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France : workers and youth should organise to stop fascist attacks !

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Clément Méric, 18, member of the Action Antifasciste Paris-Banlieue (a group linked to anarchism) was killed by a fascist gang in the centre of Paris, on June 6. The news has shocked the radical left in France. The next day, rallies were organised in dozens of cities and towns, including one with a thousand people in Paris. On June 8, a 10,000 strong demo in his memory marched in Paris chanting "No pasaran!"

Shocking as this fascist murder is, it is not an isolated act. Since last autumn, the workers' movement has made only small and sporadic appearances on the streets. While President François Hollande and his Socialist Party government keep attacking the workers, the youth and the immigrants, there has been little response from the trades unions and left parties. A major attack against workers' rights went through with just symbolic opposition from the biggest confederation, the CGT, and was actually signed by the CFDT, the other main confederation.

The Aulnay workers, on strike for several months to defend their Peugeot car factory in the northern suburbs of Paris, recently decided to abandon their action. They had to fight in almost complete isolation, with little support from other factories and especially from CGT. As usual, when the reformist left-wing comes to power, they can count on their many allies and friends in the union leadership to stifle resistance against the government and, especially, to stop any nation-wide protest mobilisations.

For several months, an utterly reactionary coalition, including the right wing party UMP, and with the strong support of the catholic church, has taken to the streets against the “marriage pour tous”, the reform allowing same-sex couples to marry. Some of these demos called several hundred thousand people onto the streets. While most of these were middle class catholic families, these demos also galvanised the forces of many reactionaries and fascist groups, including Bloc Identitaire, Civitas (catholic fascist) and Jeunesse Nationaliste Révolutionnaire, the group responsible for the murder of Clément.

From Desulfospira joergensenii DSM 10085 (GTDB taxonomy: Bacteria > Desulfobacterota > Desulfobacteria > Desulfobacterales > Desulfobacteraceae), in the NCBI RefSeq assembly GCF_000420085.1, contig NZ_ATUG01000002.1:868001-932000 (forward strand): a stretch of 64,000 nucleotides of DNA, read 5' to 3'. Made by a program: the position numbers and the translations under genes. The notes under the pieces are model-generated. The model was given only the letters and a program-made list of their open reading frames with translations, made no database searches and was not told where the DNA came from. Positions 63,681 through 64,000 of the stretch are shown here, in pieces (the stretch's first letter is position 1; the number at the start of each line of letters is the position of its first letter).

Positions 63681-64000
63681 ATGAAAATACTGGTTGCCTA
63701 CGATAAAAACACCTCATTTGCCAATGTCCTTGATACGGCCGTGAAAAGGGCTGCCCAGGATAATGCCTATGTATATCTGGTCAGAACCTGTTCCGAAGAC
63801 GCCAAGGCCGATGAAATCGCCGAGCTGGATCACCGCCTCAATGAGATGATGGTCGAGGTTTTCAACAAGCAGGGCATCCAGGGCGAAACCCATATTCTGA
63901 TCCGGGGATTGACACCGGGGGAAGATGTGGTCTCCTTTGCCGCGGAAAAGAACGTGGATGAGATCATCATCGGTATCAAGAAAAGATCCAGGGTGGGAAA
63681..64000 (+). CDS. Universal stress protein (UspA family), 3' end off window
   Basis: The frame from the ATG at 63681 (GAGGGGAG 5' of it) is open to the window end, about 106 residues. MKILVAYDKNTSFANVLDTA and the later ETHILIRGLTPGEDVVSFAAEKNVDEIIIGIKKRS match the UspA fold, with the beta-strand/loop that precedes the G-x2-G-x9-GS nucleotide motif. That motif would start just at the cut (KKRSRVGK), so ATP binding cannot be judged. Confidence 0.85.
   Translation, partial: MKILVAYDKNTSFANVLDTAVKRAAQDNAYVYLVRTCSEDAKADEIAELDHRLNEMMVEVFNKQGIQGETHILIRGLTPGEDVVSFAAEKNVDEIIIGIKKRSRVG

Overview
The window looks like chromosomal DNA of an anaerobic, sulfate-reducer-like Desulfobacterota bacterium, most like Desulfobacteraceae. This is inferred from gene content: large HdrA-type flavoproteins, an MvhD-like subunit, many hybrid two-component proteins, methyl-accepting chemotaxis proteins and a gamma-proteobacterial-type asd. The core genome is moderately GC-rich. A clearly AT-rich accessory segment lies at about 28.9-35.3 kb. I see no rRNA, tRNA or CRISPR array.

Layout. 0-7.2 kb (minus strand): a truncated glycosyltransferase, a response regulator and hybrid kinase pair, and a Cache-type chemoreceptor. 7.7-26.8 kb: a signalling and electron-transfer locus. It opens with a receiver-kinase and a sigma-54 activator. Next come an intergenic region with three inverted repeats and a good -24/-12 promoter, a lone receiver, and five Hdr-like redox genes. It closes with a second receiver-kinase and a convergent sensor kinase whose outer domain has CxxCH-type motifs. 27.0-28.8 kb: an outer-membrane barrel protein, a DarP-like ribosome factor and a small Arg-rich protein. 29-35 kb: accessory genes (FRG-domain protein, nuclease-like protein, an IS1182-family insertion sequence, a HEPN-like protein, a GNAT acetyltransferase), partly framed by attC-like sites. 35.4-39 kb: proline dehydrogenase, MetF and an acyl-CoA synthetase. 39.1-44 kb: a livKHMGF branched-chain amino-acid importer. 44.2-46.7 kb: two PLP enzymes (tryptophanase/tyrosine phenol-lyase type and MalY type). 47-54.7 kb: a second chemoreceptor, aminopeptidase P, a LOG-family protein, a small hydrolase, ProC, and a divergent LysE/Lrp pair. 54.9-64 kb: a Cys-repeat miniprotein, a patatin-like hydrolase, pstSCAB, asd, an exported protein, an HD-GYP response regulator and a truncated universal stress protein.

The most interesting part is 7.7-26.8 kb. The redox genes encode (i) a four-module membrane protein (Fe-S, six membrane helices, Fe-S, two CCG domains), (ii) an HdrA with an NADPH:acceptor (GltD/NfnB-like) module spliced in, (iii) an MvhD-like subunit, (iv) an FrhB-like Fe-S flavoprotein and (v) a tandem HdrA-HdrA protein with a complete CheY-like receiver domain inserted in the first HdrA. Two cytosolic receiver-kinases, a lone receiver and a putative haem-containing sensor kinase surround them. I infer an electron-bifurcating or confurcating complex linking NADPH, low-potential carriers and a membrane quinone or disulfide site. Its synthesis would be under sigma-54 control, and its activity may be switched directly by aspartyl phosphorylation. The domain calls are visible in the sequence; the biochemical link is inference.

The leadership of this reactionary bloc dreamed of toppling the government, by organising a “Printemps Français”, a French spring. Stealing slogans and chants from the workers' movement, these groups wanted to embody also a “social” opposition to the government. Clearly, all this infused them with a renewed energy. In the first months of this year, homophobic attacks increased by 30%, targeting individuals and gay bars. Nevertheless, neither the left parties, nor the trades unions, nor the radical left took any initiative for an organised reaction to stop all this.

For several years, the votes for the racist and reactionary Front National have been steadily increasing. The ideas of this party are also spreading into new layers of society, especially in the rural areas most harshly hit by the crisis. While the FN has not appeared openly on the recent right wing demos, it certainly is the political party that could gain from the current events.

Unfortunately, the Nouveau parti anticapitaliste (NPA) has been something of a passive onlooker of this mounting danger. The ritual formula in the speeches of its leaders “we are in a race with the FN” has not been translated into any political strategy or concrete action against the fascist groups or FN.

The NPA statement on the fascist killing says, “The death of Clément is a warning. We need to act all together with the largest unity to denounce those responsible, to mobilise to fight back and to stop them from being able to cause damage.”

Indeed. The NPA and the French workers' movement needs to react quickly and launch an antifascist/antiracist movement to stop these groups and racist parties. United defence groups should be created to protect demos, immigrant areas, gays and lesbians against attacks by fascist and by the police. The goal should be to halt any fascist demos, to stop them from spreading their racist and homophobic lies.

The crisis of European capitalism produces the terrain for the growth of fascist groups, such as Golden Dawn in Greece in Greece, Jobbik in Hungary or the EDL in England. It is vital for the European workers to coordinate against the attacks of the bourgeoisie but also to build strong internationalist links to put a stop to nationalist and racist demagogy.